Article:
Notable exclusions from the well worked gyp were Roda Antar and Youssef Mohammad; it was evident that they played no part in the wrongdoing. Former teammates at Bundesliga side Freiburg, both of the foreign-based players didn’t need any lucrative financial incentive to throw away games. They were truly giving their all to take Lebanon to the World Cup finals for the very first time. I once saw Mohammad at the Radisson SAS Hotel in Beirut complaining to coach Theo Bucker that his meal was not actually cooked the right way. He told Bucker that this was the national team and the players’ diet is very important for success on the pitch. With both Mohammad and Bucker once Bundesliga players, the gaffer agreed with his vice-captain and gave the hotel manager a good scolding.
When the skipper found out about his teammates doing the exact opposite of what he was trying to do, he was furious. Now plying his trade in China, Antar told them “I didn’t travel all this way for us to be put up for sale by you.”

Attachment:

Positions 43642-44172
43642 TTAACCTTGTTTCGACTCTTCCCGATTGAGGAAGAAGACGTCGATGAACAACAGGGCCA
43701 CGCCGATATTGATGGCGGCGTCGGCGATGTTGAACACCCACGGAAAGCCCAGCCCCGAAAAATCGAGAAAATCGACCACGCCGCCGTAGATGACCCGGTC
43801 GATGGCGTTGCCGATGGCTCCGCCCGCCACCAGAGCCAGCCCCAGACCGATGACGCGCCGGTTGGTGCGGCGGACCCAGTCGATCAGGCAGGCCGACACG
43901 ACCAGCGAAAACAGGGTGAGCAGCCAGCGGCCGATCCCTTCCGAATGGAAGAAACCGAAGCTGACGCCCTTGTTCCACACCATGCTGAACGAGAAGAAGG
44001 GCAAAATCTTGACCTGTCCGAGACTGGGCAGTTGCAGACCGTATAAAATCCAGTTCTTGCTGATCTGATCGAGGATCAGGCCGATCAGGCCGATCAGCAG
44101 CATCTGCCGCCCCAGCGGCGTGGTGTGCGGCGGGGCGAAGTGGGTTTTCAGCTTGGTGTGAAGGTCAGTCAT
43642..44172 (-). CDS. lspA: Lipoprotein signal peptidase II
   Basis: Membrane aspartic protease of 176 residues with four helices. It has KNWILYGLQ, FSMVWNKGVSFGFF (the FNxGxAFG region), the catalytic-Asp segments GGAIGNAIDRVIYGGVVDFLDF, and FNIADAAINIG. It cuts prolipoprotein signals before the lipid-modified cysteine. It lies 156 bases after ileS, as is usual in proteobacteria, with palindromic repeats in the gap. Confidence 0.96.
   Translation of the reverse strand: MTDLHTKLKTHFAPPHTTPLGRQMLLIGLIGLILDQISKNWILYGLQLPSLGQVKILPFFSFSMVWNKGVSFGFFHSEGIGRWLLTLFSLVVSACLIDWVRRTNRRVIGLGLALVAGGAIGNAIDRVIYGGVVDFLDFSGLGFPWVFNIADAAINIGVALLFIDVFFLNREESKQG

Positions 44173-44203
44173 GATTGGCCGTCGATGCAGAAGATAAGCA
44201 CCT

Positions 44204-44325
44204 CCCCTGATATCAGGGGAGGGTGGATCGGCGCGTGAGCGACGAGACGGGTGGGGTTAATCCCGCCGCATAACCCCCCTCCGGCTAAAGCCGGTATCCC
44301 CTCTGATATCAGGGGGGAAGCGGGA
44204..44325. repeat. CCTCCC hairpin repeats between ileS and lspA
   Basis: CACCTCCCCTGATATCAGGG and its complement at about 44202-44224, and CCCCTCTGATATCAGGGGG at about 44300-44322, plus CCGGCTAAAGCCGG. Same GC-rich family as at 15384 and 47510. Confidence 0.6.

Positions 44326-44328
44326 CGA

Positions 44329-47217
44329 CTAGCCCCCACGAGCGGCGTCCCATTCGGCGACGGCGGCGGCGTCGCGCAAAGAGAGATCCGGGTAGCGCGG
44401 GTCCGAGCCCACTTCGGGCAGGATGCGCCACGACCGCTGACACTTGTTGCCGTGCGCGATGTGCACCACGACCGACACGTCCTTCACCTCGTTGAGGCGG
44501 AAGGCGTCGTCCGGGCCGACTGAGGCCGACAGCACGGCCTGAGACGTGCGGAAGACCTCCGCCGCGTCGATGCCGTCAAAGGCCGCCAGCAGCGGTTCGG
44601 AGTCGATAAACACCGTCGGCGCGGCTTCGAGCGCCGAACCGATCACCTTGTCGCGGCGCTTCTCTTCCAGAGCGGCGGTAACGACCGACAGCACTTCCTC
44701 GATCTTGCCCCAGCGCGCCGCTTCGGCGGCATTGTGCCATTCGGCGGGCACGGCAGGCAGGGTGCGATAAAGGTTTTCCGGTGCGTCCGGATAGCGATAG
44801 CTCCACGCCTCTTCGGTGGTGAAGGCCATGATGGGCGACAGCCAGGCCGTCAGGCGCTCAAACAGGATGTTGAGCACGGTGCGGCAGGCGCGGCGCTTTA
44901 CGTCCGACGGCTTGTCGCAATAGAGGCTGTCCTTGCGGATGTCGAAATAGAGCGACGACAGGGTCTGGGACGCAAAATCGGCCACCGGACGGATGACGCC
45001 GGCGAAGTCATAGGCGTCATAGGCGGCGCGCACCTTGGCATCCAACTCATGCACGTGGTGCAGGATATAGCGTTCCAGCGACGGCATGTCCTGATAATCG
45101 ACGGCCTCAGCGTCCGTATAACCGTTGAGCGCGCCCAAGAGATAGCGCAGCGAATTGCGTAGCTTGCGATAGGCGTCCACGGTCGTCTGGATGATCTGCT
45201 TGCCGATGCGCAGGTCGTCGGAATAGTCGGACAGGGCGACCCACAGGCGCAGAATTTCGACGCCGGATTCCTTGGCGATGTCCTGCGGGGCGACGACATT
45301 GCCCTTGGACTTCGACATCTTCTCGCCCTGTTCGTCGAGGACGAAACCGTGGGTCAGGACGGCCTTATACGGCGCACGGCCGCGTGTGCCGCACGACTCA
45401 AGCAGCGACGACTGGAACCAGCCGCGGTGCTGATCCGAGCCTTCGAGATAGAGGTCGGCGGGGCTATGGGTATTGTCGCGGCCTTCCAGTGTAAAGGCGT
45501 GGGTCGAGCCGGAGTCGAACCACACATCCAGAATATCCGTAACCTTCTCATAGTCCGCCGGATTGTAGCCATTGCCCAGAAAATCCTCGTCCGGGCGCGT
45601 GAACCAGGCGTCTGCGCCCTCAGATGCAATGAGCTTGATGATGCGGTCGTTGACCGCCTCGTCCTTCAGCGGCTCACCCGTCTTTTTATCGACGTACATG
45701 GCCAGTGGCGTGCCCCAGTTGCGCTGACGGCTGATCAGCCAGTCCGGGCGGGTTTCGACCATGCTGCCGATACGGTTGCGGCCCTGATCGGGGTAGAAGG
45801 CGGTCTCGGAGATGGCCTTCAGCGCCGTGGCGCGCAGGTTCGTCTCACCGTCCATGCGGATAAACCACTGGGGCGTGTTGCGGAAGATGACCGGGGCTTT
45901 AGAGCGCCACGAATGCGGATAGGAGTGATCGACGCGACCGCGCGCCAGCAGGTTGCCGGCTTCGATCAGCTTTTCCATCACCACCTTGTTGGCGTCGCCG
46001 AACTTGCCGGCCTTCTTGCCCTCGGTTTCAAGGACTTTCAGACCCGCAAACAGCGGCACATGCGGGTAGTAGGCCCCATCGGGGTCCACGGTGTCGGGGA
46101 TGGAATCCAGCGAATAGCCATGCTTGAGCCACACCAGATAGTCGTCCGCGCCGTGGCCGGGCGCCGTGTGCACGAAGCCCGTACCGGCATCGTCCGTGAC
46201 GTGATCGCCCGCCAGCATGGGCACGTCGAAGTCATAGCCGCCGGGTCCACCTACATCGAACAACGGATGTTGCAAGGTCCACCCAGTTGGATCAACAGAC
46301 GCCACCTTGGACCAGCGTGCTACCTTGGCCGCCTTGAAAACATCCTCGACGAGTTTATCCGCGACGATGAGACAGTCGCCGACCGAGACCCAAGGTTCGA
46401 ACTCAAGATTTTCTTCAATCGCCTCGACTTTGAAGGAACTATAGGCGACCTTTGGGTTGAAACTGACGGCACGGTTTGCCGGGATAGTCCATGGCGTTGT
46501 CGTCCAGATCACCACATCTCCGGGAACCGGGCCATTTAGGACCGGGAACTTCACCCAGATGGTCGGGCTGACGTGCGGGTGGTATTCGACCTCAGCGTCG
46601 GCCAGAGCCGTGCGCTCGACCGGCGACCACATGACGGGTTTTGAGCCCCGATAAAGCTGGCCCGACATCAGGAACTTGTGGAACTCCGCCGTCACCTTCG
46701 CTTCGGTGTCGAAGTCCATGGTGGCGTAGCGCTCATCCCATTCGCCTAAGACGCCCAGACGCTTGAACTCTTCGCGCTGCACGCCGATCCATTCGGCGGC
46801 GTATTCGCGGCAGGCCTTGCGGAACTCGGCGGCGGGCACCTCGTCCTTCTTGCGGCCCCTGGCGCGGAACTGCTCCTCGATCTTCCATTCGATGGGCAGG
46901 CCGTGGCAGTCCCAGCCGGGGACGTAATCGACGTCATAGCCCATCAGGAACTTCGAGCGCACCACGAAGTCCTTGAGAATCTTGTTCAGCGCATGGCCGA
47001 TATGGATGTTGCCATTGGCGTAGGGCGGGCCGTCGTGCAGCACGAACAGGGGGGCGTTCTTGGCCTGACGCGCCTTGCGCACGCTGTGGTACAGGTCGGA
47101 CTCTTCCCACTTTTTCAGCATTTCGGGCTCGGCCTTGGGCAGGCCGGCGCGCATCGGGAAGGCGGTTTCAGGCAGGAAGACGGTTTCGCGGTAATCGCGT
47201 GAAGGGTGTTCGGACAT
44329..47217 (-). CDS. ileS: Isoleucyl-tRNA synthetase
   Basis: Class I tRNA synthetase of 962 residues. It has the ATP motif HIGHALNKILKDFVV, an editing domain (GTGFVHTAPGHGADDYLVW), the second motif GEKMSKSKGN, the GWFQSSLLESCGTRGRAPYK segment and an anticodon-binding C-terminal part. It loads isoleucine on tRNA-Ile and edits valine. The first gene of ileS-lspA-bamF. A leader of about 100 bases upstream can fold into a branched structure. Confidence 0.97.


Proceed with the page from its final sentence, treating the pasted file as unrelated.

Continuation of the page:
— PART II —
But it didn’t stop there. Not only were Lebanese players involved in mischief, but so were their referees.
In a separate incident, referees Ali Sabbagh and his assistants Ali Eid and Abdallah Taleb were busted in Singapore for attempting to fix an AFC Cup match in 2012. This time it wasn’t for money, it was for sex.
In the most likely of scenarios, the three refs were making the most of their trip to Singapore to officiate an AFC Cup tie between Singapore’s Tampines Rovers and India’s East Bengal by going to a nightclub the night before, which is where they saw old pal Eric Ding Si Yang. The notorious Singaporean match-fixer more or less told the three referees they can choose which ever females at the club they desired…if they tilted the match’s result in his favor. They did, and now they’re all punished.